Fortnight for Freedom Closing Mass Remarks

Thank you, your Eminence, for this wonderful celebration of the liturgy and for your continued leadership on the important issue of religious liberty.

It has been noted time and again throughout these past two weeks that religious liberty is under threat in many and varied ways.

In looking back at this second Fortnight for Freedom we can see that people are starting to understand the serious and sometimes subtle nature of these threats and have begun to appreciate the need to raise others’ awareness.

And we have witnessed great enthusiasm by our people throughout the Fortnight, as evidenced here today by the great numbers in attendance, including the priests, deacons, consecrated religious and the laity. A special thanks to the members of the NeoCatechumenal Way who have helped make the Opening and Closing Fortnight Masses so special.

I would like to speak to you today about two particularly serious affronts to religious liberty.

One already-serious threat that has been a focus this Fortnight became an even greater one when the Supreme Court issued its decisions on marriage last week.

The Court’s decision on the Defense of Marriage Act effectively paves the way for more lawsuits to redefine marriage to include two persons of the same sex, and in doing so, raises the religious liberty stakes for the men and women of conscience and the religious institutions that continue to teach the truth about marriage.

Though no minister will likely be forced to “solemnize” a same-sex relationship, the redefinition of marriage in the law will assuredly result in pressure being put on the Church to violate her teachings by forcing her to treat two persons of the same sex in the same way as a husband and a wife—in employment, in benefits, in social services, and in so many other areas where marital status justly confers special recognition and rights in accord with marriage’s special role as the foundation of the family, the key cell of society. These and other threats are close at hand.

Sadly, many who support the redefinition and dismantling of the institution of marriage have tried to intimidate and silence supporters of marriage by branding them as bigots, depicting anyone opposed to so-called same-sex “marriage” as people against equality. This sentiment was again expressed last week in the Supreme Court’s majority opinion in the DOMA case. In fact, Justice Antonin Scalia, in his dissenting opinion, acknowledged as much when he wrote, “In the majority’s telling, this story is black-and-white: hate your neighbor or come along with us.” The majority treats supporters of traditional marriage, he said, as “unhinged members of a wild-eyed lynch mob.” Such claims are patently unfair and false and ignore the central question of marriage.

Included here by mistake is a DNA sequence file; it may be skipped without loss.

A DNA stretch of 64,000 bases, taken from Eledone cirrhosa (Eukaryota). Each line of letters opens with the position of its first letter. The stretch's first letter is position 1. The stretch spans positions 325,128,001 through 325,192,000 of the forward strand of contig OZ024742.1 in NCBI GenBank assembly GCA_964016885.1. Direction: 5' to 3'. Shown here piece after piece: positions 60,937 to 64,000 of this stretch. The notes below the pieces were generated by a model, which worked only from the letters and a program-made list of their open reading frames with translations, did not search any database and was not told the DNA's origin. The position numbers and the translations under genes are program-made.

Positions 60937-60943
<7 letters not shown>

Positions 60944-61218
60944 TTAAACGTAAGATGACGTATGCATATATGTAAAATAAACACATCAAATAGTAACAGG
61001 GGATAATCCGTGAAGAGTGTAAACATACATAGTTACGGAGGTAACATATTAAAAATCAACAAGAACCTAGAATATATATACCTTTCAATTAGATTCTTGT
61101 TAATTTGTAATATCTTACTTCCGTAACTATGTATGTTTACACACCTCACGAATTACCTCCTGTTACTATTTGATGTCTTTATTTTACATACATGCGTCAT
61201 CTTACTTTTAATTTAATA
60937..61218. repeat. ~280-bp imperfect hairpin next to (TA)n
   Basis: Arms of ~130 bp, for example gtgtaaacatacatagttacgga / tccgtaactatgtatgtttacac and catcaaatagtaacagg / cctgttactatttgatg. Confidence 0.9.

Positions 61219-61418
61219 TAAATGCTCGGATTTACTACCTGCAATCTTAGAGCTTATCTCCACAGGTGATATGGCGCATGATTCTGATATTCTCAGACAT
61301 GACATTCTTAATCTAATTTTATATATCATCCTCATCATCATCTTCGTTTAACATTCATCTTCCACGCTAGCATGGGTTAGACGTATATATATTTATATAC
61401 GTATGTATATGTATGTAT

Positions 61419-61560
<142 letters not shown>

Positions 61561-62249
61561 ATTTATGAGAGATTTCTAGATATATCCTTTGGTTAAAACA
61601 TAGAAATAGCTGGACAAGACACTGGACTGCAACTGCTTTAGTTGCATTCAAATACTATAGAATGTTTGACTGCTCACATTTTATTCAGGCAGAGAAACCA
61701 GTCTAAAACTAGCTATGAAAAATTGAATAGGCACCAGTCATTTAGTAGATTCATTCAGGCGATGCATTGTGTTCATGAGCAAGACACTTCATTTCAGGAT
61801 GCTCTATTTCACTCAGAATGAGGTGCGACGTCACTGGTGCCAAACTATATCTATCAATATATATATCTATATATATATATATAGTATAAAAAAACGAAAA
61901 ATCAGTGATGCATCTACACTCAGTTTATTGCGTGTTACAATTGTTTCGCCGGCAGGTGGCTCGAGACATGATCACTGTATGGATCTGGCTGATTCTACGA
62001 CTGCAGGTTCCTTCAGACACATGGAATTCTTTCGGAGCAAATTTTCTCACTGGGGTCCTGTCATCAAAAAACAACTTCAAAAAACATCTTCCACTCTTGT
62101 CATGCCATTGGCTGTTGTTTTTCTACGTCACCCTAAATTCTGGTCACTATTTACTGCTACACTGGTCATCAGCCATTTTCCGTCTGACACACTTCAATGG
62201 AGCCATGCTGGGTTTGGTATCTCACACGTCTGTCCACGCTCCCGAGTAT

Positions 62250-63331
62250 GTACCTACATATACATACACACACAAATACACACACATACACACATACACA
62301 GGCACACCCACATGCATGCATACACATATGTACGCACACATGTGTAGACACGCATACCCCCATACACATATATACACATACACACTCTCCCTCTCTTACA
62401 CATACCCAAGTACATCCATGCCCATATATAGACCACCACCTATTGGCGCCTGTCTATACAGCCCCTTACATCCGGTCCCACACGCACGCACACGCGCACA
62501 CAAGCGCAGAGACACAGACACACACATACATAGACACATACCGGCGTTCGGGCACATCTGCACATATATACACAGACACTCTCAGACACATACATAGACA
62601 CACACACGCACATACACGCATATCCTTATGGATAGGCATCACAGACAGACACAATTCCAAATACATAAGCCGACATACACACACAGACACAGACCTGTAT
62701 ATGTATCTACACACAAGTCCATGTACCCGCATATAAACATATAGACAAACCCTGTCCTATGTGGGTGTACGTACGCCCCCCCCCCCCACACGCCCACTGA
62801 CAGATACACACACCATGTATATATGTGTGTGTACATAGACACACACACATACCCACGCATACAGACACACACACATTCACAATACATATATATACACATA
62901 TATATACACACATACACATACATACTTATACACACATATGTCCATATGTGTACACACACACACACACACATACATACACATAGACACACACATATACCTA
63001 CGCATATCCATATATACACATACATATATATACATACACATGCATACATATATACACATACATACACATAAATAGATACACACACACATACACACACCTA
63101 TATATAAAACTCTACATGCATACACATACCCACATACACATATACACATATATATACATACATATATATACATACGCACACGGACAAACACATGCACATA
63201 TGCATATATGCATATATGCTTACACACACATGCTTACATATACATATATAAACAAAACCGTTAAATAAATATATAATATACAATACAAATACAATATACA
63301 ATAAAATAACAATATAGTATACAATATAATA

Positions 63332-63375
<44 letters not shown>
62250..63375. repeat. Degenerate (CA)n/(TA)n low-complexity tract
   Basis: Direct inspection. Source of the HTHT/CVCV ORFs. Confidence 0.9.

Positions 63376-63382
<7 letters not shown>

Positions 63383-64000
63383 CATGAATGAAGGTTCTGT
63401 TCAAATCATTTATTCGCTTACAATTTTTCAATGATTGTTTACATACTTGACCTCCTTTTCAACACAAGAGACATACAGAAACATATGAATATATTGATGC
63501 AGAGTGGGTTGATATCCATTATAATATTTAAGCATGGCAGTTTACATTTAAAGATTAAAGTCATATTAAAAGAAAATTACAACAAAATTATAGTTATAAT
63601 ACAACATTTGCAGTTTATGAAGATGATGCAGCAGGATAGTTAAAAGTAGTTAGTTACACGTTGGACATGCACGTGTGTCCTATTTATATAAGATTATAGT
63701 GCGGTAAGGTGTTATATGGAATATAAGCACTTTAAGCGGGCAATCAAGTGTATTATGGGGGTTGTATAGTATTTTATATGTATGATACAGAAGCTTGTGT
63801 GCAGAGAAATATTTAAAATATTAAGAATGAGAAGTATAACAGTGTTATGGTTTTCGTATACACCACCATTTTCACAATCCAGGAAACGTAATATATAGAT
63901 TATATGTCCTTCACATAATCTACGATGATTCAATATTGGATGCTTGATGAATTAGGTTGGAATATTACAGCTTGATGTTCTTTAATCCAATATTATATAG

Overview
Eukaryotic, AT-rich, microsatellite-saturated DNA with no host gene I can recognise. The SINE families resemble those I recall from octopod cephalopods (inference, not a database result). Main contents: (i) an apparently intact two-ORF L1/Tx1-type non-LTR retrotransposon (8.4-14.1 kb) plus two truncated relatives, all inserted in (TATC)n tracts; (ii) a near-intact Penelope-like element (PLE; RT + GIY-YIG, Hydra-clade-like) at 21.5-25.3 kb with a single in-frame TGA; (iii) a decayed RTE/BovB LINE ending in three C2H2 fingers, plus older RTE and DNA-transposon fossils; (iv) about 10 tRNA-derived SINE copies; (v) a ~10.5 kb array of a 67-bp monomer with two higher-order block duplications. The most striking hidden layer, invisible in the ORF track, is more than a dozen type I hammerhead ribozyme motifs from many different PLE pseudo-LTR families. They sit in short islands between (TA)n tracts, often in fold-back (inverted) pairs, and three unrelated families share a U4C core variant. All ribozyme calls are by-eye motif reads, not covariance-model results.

Dear friends, we are not against anyone…and don’t let anyone convince you otherwise. We are for marriage, we are for children, we are for families, and we are for preserving the religious liberty God has given us and our Constitution guarantees us as Americans who are also people of faith.

I beg you not to be silenced or unfairly shamed into remaining silent when it comes to supporting marriage. We know the truth about marriage. We know that marriage is unique for a reason. We know what civilized societies have recognized for century upon century: that marriage as the union of one man and one woman is a benefit to children and to society, is foundational to the common good, and as such is worthy of special protection and privileges.

The second particular threat to religious liberty involves violations of conscience rights, particularly for healthcare workers and for business owners. I’m speaking of the HHS mandate, which the bishops have been opposing for over a year now. Sometimes issues like a government mandate can seem abstract. But they affect real people and real ministries. I invite you to watch a short video featured on the USCCB website about three women – Cathy, Sr. Jane Marie, and Christine – whose conscience rights have been violated in the medical field and in private business. Their stories make very clear the seriousness of fighting to protect our God-given religious freedom. You can view this video by going to the USCCB’s home page, which is

We must stand firm and be emboldened by the strength of our religiously-held convictions not just 2 weeks a year, but always, for the threats continue to come.

We defend marriage and defend religious liberty not for our own sake, but for the good of our Church, for the good of our fellow man, and for the good of the United States of America. Thank you and God bless you all.

Archbishop William E. Lori

Archbishop William E. Lori was installed as the 16th Archbishop of Baltimore May 16, 2012.

Prior to his appointment to Baltimore, Archbishop Lori served as Bishop of the Diocese of Bridgeport, Conn., from 2001 to 2012 and as Auxiliary Bishop of the Archdiocese of Washington from 1995 to 2001.

A native of Louisville, Ky., Archbishop Lori holds a bachelor's degree from the Seminary of St. Pius X in Erlanger, Ky., a master's degree from Mount St. Mary's Seminary in Emmitsburg and a doctorate in sacred theology from The Catholic University of America. He was ordained to the priesthood for the Archdiocese of Washington in 1977.

In addition to his responsibilities in the Archdiocese of Baltimore, Archbishop Lori serves as Supreme Chaplain of the Knights of Columbus and is the former chairman of the U.S. Conference of Catholic Bishops' Ad Hoc Committee for Religious Liberty.